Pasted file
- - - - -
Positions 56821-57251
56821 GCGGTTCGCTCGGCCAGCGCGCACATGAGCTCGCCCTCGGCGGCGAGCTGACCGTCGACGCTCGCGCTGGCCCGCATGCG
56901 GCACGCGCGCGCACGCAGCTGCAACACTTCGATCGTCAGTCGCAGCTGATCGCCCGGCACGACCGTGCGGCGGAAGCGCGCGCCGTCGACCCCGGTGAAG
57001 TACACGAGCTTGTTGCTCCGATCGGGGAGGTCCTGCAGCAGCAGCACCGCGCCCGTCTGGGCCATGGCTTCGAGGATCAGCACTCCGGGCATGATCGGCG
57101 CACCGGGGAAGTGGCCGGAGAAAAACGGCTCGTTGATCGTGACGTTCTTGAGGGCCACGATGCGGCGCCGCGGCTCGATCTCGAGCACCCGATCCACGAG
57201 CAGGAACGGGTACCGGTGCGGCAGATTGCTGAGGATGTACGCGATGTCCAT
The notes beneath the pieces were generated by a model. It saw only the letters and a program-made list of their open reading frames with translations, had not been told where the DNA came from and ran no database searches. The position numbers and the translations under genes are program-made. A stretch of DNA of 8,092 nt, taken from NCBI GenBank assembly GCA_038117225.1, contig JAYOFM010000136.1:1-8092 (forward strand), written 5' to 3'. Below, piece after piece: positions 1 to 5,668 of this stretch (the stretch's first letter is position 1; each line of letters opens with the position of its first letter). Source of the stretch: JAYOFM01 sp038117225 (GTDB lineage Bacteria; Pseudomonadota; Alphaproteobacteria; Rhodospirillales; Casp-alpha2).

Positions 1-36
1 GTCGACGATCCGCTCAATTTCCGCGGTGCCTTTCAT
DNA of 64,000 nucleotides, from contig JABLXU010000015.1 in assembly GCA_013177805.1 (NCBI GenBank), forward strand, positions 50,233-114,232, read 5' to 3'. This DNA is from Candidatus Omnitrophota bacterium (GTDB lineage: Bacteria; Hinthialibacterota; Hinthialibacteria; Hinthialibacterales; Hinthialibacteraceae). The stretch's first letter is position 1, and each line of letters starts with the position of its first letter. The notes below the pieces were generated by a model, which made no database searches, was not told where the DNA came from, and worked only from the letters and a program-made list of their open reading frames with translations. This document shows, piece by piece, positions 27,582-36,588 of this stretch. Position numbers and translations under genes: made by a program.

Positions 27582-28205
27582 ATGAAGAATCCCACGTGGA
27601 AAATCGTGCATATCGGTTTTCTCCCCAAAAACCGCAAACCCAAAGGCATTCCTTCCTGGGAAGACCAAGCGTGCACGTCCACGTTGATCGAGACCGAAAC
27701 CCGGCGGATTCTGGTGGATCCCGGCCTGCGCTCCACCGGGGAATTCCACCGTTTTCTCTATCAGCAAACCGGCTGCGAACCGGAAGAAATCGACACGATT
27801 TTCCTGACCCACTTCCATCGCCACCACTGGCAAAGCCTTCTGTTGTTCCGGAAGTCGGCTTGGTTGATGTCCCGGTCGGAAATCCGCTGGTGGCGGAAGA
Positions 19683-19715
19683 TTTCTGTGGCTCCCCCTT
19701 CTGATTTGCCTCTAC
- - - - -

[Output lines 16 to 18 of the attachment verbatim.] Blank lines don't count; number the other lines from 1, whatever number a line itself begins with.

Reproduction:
Positions 19683-19715
19683 TTTCTGTGGCTCCCCCTT
19701 CTGATTTGCCTCTAC